Fears about oil glut and global banks trigger latest sell-off on TSX
Canadian energy and banking stocks were hit hard Tuesday as oil prices weakened and concerns mounted over the health of some international financial institutions.
The S&P/TSX composite index had plunged more than 300 points, or 2.4 per cent before regaining some ground. The index closed 252.8 points lower (2 per cent) at 12,282.65.
Shares in Royal bank of Canada and TD Bank were off more than 2 per cent, respectively, while energy stocks such as Suncor and Cenovus fell around 5 per cent apiece.
In New York, the major indexes traded lower as well but pared losses in the final hour to post only small declines Tuesday.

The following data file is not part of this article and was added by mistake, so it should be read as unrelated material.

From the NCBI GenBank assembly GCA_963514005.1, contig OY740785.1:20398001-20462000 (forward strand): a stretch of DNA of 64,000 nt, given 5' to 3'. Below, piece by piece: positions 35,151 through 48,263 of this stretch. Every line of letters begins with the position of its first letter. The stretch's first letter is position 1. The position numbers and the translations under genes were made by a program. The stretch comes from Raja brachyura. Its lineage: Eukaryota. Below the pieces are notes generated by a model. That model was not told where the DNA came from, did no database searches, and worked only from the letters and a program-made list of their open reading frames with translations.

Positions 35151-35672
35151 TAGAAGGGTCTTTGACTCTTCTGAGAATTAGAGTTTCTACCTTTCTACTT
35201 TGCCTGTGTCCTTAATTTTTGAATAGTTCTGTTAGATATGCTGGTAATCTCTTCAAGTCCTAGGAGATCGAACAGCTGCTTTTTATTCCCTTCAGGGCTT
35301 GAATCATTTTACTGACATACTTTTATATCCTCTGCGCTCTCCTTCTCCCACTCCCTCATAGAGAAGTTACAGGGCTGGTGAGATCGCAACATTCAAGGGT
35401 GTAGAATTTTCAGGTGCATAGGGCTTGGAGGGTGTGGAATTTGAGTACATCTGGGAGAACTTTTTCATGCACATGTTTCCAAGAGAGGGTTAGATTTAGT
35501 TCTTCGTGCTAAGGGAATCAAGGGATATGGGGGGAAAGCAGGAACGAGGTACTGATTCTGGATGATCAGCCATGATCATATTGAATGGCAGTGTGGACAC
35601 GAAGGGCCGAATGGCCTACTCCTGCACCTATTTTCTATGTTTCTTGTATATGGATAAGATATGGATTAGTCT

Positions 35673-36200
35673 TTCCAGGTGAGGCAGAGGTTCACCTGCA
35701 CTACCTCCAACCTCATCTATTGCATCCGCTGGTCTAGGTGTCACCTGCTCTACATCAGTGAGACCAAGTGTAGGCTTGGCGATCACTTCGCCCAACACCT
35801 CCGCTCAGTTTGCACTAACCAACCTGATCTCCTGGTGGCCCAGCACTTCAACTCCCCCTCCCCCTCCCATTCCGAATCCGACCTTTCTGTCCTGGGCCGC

The Dow Jones industrial average was down 11.92 points at 16,015.13. The broader S&P 500 composite index declined 1.16 points to 1,852.28 by the closing bell.
Driving energy stocks lower was a further erosion in oil prices, with North American crude dropping more than 4 per cent to $28.49 a barrel U.S.
The drop in North American exchanges followed steep declines in Asia led by a 5.4 per cent slide in Tokyo, as renewed jitters about the global economy set off a wave of selling in banking stocks.
Equity markets have been in a slump so far this year after a lacklustre 2015. Several factors have kept investors in a selling mood, including falling crude oil prices, waning growth in China and increased risk of recession in other major economies if market volatility takes a toll on business confidence and investment.
“There is a genuine concern that stress in asset markets will start affecting real economics,” said Chris Weston, chief market strategist at IG in Melbourne, Australia.
“This period of sustained volatility and deterioration in credit will impact businesses and one has to be concerned about how many households are feeling this drawdown in the financial markets,” he said in a market commentary.